English Summary – Missions 3–4/2010

Karl Cardinal Lehmann
Turning towards the Life for All Origins and Scope of Basic Missionary Dimension of Christian Faith

The introductory text of Cardinal Lehmann opposes to those who consider the Christian mission to be only a sort of a last resort, given by the fact of non-acceptance of Christ solely by the Jews. Lehmann depicts against this idea that since the beginnings the mission is an integral part of Christ’s message. The disciples chosen by Jesus were endued by his power already during his action to give them chance to take part in this very same mission of his. Missionary service within the meaning of preaching of the good news is justified by Christ’s own mission and power. An assignment of the mission to disciples entails participation on his power and serves to spreading of salvation. Mission therefore cannot be interpreted only by virtue of the resurrection, but by the whole life of Christ as well. Mission is closely linked to the very understanding of the Church, as the bearers of the mission are all the faithful.

Albert-Peter Rethmann
The Proclamation of the Gospel as a Dialogue
Christian Concept of Mission in a Pluralistic Society

The essay of the director of The Institute for Global Church and Mission in Frankfurt am Main harks back to a crisis of the notion of mission, given among others by its historic links with the violent colonization. Declaration of the Vatican II on Religious Freedom Dignitatis Humanae, however, advocates the freedom in reception of faith. Christian faith, therefore, must first enter into a genuine dialogue with the culture, in which is to be proclaimed, to enable a free acceptance. Rethmann starts from an analysis of the notion of inculturation, and shows the parallels with the very incarnation of Christ. For Christian theology counts: The real Christian faith is not to destroy any human culture. It would rather tend to receive elements of the lived culture and in the same time to co-determinate this living culture in a decisive way by putting of accents, shifting of horizons, and providing of meaning. If the mission would be conducted in a permanent open dialogue with the culture, it may become an inculturation of faith.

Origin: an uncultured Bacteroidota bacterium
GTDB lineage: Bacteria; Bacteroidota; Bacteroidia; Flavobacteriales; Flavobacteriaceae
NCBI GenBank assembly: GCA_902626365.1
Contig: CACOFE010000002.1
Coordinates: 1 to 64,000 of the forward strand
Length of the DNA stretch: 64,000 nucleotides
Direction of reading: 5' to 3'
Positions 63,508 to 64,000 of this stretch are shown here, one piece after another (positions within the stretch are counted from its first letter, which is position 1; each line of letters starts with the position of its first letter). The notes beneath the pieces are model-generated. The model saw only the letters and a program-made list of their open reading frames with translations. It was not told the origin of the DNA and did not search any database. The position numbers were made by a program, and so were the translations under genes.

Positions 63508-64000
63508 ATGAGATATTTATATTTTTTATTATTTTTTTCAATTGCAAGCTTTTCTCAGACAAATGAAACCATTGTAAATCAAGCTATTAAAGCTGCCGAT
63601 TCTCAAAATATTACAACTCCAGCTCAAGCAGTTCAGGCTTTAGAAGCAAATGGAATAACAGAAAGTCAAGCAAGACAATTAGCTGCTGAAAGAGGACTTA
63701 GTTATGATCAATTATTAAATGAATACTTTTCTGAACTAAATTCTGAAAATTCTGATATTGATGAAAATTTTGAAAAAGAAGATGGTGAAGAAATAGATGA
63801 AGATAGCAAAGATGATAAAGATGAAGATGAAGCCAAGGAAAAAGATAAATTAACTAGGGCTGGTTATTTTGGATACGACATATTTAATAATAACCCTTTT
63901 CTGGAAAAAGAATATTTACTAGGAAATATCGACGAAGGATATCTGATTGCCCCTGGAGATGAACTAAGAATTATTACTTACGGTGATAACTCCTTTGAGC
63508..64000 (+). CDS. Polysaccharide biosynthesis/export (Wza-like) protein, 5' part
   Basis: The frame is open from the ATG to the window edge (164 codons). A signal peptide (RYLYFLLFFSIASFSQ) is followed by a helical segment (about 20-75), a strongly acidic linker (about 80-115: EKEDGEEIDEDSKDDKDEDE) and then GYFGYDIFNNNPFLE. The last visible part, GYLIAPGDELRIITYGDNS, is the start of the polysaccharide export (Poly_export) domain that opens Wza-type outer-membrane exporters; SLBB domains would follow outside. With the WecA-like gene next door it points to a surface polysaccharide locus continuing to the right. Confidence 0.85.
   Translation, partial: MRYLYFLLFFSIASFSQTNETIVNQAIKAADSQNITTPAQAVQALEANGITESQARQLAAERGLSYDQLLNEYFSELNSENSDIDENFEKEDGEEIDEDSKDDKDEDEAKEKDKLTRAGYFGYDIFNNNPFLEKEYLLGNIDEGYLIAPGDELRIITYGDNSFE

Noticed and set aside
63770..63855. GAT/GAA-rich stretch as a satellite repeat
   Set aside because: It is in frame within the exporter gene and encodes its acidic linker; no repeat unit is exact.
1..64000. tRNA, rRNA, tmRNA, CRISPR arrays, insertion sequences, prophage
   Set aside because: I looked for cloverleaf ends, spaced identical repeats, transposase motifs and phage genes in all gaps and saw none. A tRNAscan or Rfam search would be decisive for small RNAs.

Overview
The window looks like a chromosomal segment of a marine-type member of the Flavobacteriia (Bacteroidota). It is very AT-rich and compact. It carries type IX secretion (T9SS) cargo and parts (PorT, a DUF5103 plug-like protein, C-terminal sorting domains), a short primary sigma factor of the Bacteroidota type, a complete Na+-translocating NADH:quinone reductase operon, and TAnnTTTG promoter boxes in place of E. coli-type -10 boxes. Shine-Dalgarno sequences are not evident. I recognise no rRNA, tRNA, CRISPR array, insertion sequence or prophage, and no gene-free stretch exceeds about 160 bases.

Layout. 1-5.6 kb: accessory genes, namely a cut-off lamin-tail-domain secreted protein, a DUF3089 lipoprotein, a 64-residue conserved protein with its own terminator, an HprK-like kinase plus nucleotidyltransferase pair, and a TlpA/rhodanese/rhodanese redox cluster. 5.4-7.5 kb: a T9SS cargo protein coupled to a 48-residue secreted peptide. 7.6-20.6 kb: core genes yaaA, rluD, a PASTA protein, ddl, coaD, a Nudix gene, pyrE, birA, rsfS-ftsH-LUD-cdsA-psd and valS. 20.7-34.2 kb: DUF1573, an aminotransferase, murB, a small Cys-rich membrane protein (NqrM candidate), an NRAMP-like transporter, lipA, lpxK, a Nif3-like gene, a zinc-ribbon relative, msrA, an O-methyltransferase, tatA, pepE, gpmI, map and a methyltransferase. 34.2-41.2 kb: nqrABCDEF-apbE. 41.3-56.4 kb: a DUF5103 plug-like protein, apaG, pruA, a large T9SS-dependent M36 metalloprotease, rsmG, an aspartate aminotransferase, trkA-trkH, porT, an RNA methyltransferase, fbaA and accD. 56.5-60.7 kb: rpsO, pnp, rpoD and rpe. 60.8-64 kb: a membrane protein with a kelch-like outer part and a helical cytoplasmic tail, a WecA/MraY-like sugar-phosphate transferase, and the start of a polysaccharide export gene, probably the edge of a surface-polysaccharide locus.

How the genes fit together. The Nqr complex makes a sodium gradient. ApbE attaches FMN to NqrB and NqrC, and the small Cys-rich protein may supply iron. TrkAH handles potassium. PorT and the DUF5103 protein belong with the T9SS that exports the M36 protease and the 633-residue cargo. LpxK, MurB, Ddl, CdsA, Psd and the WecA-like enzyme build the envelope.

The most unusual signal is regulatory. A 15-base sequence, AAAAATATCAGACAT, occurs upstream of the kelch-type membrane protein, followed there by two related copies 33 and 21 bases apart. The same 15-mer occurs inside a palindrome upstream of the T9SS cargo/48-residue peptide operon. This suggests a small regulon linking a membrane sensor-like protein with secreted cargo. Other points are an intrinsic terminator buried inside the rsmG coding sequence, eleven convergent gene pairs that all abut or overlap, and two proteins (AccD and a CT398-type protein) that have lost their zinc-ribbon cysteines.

Markus Luber S. J.
Missions in the Tension between Religion and Culture

The Study of German Jesuit elaborates notions of mission and inculturation. The examples show how the downshift of religion relative to culture in the modern times – because of vagueness of the notion of culture – leads to neutralization of the religious phenomena, alas often of the essential ones. If, instead of this, a basic communication process between culture and religion is taken seriously, the possibility of restoring a positive conversation as regards the mission is opening. The dialogic nature of the mission also does not oppose to the interreligious dialogue. Only when in the intercultural field various cross-cultural beliefs confront in their missionary activities, the dialogue is required – which in relation to the common beliefs may include mutual enrichment and collaboration. This also eliminates suspicions that under the sticker of dialogue there are going on hidden missionary activities. Referring to the discussion about human rights the author shows that the cross-cultural dimension required by religion has parallels in the claim for validity of “secular” universalisms, which enables further enhanced dialogue…

Michael Sievernich S. J.
May a Sin Justify a War?
Francisco de Vitoria O. P. and his Contribution to the International Law